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Which Mints Served Which Federal Reserve Banks?

oldabeintxoldabeintx Posts: 1,564 ✭✭✭✭✭

This is a DEEPLY nerdy topic, even for collectors. As I understand it, the FRB's order coins from the mint as needed and then distribute the coins to local banks. Which mint would of course depend on supply and likely the cost of shipment, perhaps other considerations.

The reason for my interest is that I'm putting together birth and anniversary sets to honor my parents and would prefer to use the most representative mint. Both were born in Rockford, Illinois and were also married there. Rockford is near Chicago, so the Chicago FRB would most likely have distributed coins to Rockford. Denver and Philadelphia would both seem candidates as suppliers to the Chicago FRB. San Francisco isn't out of the question as, for example, Denver did not mint quarters in 1912.

The relevant dates are 1912, 1918, and 1939. If anyone could point me in the right direction, I would be most grateful. NNP?

Comments

  • BStrauss3BStrauss3 Posts: 3,036 ✭✭✭✭✭

    "As I understand it, the FRB's order coins from the mint as needed and then distribute the coins to local banks."

    Today? No. The Fed has hired several large firms (think Loomis). They run Contracted Coin Terminals which receive coins from the Mint in ballistic nylon bags (one ton), plus all the coins from their customers (banks) and they make sure that customers (banks) have rolled and boxed coins to meet their needs.

    Not sure when the system started, but it wasn't THAT long ago.

    It's generally said the border is the Mississippi River, west is Denver, and east is Philadelphia.

    -----Burton
    ANA 50 year/Life Member (now "Emeritus")
  • Manifest_DestinyManifest_Destiny Posts: 3,034 ✭✭✭✭✭

    @BStrauss3 said:
    "As I understand it, the FRB's order coins from the mint as needed and then distribute the coins to local banks."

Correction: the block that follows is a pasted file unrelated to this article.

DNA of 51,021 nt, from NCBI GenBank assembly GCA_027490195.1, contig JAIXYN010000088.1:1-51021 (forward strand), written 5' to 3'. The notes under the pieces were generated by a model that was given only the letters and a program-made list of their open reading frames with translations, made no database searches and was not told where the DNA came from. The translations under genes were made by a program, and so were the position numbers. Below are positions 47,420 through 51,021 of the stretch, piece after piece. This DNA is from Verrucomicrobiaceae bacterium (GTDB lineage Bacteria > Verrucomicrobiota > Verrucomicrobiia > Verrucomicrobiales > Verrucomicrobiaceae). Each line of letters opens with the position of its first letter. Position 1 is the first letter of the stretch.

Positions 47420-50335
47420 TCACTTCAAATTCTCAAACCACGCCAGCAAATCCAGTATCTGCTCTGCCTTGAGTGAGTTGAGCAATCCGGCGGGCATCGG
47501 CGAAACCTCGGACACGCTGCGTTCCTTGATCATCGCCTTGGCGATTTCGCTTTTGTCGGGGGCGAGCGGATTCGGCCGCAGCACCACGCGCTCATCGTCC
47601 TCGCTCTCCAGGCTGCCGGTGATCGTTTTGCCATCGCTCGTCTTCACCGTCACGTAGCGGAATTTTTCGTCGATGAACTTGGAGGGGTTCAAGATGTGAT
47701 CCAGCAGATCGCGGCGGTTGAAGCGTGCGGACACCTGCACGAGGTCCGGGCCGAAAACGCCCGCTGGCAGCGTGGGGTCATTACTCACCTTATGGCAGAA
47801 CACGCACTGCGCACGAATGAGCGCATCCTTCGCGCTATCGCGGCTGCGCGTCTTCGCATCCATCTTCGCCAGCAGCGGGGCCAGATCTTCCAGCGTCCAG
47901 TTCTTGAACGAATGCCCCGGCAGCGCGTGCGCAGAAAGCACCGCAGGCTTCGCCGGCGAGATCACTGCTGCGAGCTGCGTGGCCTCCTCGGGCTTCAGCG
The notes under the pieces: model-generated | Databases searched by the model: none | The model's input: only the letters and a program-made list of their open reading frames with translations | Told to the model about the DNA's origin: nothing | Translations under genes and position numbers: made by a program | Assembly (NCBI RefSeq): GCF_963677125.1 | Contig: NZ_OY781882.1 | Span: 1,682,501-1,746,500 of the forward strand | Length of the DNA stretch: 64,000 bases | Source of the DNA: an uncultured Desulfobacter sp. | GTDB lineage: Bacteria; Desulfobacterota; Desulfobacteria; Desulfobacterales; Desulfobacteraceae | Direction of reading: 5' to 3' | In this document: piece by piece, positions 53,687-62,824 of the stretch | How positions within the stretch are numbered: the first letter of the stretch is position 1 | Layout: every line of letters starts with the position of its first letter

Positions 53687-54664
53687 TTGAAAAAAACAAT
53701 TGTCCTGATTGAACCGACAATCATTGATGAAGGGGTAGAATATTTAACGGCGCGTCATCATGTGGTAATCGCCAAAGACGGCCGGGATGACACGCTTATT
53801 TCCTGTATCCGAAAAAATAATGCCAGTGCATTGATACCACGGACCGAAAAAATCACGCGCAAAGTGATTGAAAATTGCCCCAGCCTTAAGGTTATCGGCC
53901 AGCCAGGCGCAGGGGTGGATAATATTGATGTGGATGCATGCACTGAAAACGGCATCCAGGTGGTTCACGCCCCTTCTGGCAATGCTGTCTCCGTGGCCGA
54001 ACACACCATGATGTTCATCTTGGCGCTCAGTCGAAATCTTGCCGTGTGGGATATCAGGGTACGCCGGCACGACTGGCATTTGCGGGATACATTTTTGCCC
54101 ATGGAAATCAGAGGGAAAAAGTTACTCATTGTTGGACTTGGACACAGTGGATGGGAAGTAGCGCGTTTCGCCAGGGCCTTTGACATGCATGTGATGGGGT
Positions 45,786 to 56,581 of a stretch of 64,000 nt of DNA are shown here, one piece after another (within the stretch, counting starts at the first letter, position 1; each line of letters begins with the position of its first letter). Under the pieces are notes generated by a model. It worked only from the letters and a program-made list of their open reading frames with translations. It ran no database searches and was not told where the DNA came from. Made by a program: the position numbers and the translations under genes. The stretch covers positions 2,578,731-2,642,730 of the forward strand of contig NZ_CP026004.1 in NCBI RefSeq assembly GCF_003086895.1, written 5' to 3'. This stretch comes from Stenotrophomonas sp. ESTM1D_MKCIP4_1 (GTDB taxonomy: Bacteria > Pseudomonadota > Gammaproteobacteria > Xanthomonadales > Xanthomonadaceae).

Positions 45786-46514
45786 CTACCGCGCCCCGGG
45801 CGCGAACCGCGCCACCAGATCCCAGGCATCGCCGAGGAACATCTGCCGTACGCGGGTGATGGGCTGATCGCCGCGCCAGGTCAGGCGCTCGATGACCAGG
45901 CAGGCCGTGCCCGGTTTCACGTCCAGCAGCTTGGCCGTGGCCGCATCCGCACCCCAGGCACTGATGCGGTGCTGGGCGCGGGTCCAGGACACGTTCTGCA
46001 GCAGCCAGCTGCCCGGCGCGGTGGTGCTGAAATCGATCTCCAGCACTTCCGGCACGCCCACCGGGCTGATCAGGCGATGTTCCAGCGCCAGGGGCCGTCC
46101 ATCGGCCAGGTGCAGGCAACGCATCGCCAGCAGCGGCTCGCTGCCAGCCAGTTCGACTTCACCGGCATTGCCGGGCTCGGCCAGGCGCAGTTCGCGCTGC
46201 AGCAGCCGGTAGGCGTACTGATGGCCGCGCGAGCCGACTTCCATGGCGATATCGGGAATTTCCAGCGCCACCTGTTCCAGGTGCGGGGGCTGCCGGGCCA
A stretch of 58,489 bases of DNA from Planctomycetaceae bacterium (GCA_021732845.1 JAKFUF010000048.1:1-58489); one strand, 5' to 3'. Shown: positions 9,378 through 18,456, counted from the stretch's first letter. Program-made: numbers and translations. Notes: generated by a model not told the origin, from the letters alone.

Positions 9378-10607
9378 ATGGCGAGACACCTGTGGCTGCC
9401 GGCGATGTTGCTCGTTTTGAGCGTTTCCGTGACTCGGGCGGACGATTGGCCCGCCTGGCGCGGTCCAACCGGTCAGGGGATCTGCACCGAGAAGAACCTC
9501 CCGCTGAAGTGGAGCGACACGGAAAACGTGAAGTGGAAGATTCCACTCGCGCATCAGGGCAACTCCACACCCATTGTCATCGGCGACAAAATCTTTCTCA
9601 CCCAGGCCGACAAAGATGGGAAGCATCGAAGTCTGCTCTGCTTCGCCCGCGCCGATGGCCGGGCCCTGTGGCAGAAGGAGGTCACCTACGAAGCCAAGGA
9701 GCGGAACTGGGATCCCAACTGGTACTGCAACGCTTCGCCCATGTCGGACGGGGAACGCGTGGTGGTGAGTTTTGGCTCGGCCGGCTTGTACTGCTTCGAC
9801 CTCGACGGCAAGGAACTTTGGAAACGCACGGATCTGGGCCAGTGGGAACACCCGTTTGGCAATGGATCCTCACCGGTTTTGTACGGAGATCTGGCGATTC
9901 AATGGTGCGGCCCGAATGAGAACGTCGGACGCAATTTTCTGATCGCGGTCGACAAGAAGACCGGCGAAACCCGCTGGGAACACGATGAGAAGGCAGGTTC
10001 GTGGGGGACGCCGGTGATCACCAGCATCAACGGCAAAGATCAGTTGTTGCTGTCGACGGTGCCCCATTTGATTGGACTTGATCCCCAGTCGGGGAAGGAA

Today? No. The Fed has hired several large firms (think Loomis). They run Contracted Coin Terminals which receive coins from the Mint in ballistic nylon bags (one ton), plus all the coins from their customers (banks) and they make sure that customers (banks) have rolled and boxed coins to meet their needs.

    Not sure when the system started, but it wasn't THAT long ago.

    It's generally said the border is the Mississippi River, west is Denver, and east is Philadelphia.

    I know for certain that system was in place 20 years ago, so it's been at least that long.

  • oldabeintxoldabeintx Posts: 1,564 ✭✭✭✭✭

    Thanks for responding. My interest is in 100 years ago or so. Might need to track down surviving FRB or mint records. If the Mississippi was the dividing line back in the day, then the Chicago FRB would have received coins from Philadelphia. Makes sense. Since I'm including gold for my father (1912), I need to get types of Philadelphia anyway.

  • Manifest_DestinyManifest_Destiny Posts: 3,034 ✭✭✭✭✭

    I don't think the Fed districts have ever changed.

  • CaptHenwayCaptHenway Posts: 31,437 ✭✭✭✭✭

    For starters, there was no Federal Reserve System in 1912.

    Coins were distributed, and re-distributed until they wore out, by the Independent Treasury system, sometimes called the Sub-Treasuries. You can find a long history here:

    https://fraser.stlouisfed.org/title/independent-treasury-united-states-relations-banks-country-636

    Good luck finding out where they were even located, much less which Mints they received coins from and which areas they distributed coins to.

    That said, when I started collecting in Detroit around 1960 all of our new notes were from the FRB of Chicago, and 90% of the new coinage was from Denver. We may have gotten some shipments from Cleveland, which I believe got Philadelphia Mint coins.

    Numismatist. 50 year member ANA. Winner of four ANA Heath Literary Awards; three Wayte and Olga Raymond Literary Awards; Numismatist of the Year Award 2009, and Lifetime Achievement Award 2020. Winner numerous NLG Literary Awards.
  • cladkingcladking Posts: 28,237 ✭✭✭✭✭

    @CaptHenway said:
    For starters, there was no Federal Reserve System in 1912.

    Coins were distributed, and re-distributed until they wore out, by the Independent Treasury system, sometimes called the Sub-Treasuries. You can find a long history here:

    https://fraser.stlouisfed.org/title/independent-treasury-united-states-relations-banks-country-636